Tube wi-fi internet plan progresses despite security fears
London Underground (LU) is pushing ahead with plans to set up a wi-fi internet network at 120 Tube stations - despite several security concerns.
Following a trial at Charing Cross Tube Station, LU is inviting companies to tender for a network-wide contract. It could be operational by 2012.
But a security expert warned wi-fi could make it easier for fraudsters or terrorists to target Tube passengers.
LU denied the wi-fi system would increase risk to the Tube.
Boris Johnson, the Mayor of London, said: "The roll out will finally allow Londoners to use mobile devices to pick up their e-mails and stay in touch with the world while they traverse our subterranean network.
"We are inviting companies to bid before next June, which would mean Londoners underground will be able to keep up to date with the British medal tally at the 2012 Games."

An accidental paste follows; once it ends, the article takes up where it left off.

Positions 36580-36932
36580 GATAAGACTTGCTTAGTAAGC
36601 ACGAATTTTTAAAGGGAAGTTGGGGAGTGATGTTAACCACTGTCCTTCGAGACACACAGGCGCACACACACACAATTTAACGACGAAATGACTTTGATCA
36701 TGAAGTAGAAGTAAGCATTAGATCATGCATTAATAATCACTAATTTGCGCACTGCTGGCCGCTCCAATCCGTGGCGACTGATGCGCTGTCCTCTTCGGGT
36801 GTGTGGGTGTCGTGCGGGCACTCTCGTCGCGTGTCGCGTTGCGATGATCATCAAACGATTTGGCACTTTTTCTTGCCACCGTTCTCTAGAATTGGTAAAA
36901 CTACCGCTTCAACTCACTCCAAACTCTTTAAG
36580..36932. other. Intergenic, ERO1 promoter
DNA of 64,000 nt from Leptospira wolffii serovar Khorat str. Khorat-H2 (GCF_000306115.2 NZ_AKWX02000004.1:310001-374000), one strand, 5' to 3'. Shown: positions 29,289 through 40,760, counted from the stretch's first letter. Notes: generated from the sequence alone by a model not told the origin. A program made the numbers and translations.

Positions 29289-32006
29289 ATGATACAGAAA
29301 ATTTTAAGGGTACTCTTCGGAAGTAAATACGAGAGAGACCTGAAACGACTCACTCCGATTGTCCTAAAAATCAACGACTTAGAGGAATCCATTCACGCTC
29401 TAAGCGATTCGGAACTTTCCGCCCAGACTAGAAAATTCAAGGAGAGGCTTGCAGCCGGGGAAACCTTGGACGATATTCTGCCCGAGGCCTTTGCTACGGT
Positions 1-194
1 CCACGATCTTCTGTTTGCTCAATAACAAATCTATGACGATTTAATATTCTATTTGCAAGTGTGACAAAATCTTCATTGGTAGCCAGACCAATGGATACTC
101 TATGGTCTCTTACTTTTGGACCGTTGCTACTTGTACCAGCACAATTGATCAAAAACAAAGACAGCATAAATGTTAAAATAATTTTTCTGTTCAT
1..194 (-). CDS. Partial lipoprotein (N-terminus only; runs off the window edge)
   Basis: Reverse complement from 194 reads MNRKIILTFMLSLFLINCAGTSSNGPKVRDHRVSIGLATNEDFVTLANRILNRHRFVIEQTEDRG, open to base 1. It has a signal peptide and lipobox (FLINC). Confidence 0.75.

'Lots of implications'
But Will Geddes, founder of ICP Group which specialises in reducing terror or technology-related threats, said the plan was problematic.
He said: "There are lots of implications in terms of terrorism and security.
"This will enable people to use their laptop on the Tube as if it was a cell phone."
Mr Geddes said there had been numerous examples of bomb attacks detonated remotely by mobile phone in Afghanistan and Iraq.
He warned a wi-fi system would enable a terror cell to communicate underground.
And he said "Trojan" or eavesdropping software could be used to penetrate users' laptops and garner information such as bank details.
Mr Geddes added: "Eavesdropping software can be found and downloaded within minutes."
'Tried and tested'
A Transport for London spokesman said: "Access to mobile and data networks is already common on many world metros and our customers tell us they would welcome this.
"The majority of the Underground is actually above ground where customers can already use mobile and data services.
"LU has tried and tested procedures in place to deal with unattended items on the Tube."
Explosions in tunnels are known to concentrate more force within a vehicle.
In February Mr Johnson said mobile phone technology was the "way to go" on the Tube, adding that concerns were over cost, not security.
The March 2004 train bombers in Madrid used mobile phones.
However fears were reduced when it was revealed they detonated the bombs by the phones' timer functions, not a signal.